By Kathryn Hazelett
Editor’s note: This is the first in a series of blog posts about the legislative process on the state, federal, and local levels, and what you can do to help create and influence policy as a citizen. Entries for the rest of the series are linked at the bottom of the post.
In Arkansas, our legislative session ended a few weeks ago. At Southern, we watched a lot of bills and spent time working for some and against others, and were very pleased about Act 774, which adds a line to the state income tax form to allow taxpayers to split their refunds into checking accounts and savings accounts. By making saving that easy, taxpayers are far more likely to do it. Look for that new line on your Arkansas tax forms for the 2020 tax year.
You might be wondering how that idea (or any others) became a law.
Policy changes can really be straightforward, and they also require a lot of time and effort and generally follow these steps:
- Final Policy Proposal
- Introduction of the Idea to the Decision Makers (or, the People in Charge of Changing/Enacting the Policy)
Adding a line for savings started out as an idea. One afternoon, we were in a meeting discussing ways to save at tax time and one of my colleagues remembered that another state had added a line for savings on their actual tax return (rather than requiring a separate form to be filled out, which is what currently happens with your federal taxes). And, from there, the idea took off.
We did research about how it would work to add a line in Arkansas, looked at all of the other states’ tax forms, researched savings and savings policies, and then took the final policy proposal idea to a state legislator, who then turned it into a bill, which made its way through a Senate committee, onto the Senate floor, over to a House Committee, and then to the House floor, and finally to the Governor’s desk, where it was signed and became an Act, or actual law. Together, the state legislature and the Governor are the decision makers for policy ideas at the state level. We’re going to talk more about how to reach out to your decision-makers next week and how sometimes having a group or coalition who shares your ideas is helpful in enacting change.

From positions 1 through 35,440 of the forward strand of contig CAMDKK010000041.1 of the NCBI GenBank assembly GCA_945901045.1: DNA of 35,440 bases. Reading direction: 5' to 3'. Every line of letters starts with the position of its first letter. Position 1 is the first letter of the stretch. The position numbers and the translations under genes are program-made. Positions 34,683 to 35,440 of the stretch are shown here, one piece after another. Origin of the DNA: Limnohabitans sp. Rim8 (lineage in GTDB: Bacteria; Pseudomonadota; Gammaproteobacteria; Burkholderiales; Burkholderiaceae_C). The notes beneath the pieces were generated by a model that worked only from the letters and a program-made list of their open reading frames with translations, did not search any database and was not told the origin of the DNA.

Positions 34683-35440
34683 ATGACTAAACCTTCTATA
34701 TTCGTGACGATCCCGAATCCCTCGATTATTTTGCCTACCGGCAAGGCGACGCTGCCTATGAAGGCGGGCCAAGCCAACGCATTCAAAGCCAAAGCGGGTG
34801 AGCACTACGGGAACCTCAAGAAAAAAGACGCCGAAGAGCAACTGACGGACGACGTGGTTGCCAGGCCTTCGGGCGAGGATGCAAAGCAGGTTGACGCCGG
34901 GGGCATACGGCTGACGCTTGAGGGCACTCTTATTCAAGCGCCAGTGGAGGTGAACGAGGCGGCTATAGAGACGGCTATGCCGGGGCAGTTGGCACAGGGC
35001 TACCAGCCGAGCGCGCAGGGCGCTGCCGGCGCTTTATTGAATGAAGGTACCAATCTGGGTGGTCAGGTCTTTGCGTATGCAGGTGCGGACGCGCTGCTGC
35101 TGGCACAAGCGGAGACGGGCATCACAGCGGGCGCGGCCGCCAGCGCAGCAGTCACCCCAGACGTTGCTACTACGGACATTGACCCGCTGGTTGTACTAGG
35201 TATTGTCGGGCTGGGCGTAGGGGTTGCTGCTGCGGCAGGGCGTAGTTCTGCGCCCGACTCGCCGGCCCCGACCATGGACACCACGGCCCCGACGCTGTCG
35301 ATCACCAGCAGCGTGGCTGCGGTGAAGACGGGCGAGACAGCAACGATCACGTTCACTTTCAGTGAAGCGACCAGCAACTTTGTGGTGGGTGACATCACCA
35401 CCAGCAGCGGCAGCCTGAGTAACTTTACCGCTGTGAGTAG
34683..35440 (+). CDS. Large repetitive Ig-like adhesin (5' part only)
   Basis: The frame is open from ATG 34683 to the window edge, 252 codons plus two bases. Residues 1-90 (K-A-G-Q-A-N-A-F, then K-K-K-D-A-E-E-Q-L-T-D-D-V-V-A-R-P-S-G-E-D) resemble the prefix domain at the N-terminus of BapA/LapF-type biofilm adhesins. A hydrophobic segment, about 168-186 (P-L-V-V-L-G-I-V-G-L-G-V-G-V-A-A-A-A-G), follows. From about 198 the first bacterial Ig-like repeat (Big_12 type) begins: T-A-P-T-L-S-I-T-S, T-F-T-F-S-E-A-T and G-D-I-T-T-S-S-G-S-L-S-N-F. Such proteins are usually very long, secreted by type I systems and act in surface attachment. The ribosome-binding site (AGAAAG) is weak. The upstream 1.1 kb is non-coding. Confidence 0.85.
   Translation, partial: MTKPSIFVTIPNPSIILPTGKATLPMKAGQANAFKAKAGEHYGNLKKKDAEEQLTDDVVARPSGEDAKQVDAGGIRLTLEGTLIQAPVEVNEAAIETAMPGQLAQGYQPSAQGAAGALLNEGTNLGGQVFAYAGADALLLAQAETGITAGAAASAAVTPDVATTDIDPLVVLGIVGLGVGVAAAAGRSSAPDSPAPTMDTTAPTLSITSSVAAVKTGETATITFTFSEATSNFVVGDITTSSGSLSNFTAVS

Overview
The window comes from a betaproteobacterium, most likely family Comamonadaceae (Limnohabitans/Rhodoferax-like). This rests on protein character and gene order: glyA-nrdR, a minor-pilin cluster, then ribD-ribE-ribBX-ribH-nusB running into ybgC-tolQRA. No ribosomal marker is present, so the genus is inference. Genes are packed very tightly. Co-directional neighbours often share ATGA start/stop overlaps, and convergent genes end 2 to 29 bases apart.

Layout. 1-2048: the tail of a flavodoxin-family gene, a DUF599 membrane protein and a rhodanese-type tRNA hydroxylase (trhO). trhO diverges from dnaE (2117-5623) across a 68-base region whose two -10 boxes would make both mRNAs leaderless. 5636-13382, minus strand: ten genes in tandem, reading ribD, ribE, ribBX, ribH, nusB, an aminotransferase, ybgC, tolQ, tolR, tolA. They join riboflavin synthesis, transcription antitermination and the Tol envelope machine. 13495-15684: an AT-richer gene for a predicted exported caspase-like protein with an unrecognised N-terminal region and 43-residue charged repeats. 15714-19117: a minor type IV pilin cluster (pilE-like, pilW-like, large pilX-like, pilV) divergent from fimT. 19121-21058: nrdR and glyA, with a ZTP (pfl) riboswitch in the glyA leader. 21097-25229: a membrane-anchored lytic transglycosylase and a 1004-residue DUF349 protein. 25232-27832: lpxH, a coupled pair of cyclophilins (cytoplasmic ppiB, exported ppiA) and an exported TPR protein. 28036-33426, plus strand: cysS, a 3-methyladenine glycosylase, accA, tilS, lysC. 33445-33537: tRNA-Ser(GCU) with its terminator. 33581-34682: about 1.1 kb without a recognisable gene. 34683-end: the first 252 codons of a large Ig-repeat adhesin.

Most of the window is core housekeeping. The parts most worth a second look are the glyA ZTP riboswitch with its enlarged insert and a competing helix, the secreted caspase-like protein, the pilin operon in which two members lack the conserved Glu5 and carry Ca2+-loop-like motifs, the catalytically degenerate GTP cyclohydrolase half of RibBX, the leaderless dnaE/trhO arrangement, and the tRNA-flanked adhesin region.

That’s where we are today – “Add a Line” is a new law — and what happens next is just as important as what happened to get us to today. Now, the Department of Finance and Administration will implement the law by changing the tax forms so that the new line for savings will be printed in the new forms and coded for those of us who e-file.
After that, it’s back to us and our fellow tax-filing friends to do the outreach to make sure that taxpayers know about the new line and use it to save.
Policy change starts with an idea. Do you have one?
Icons in header image courtesy of The Noun Project.
Advocacy 101 Series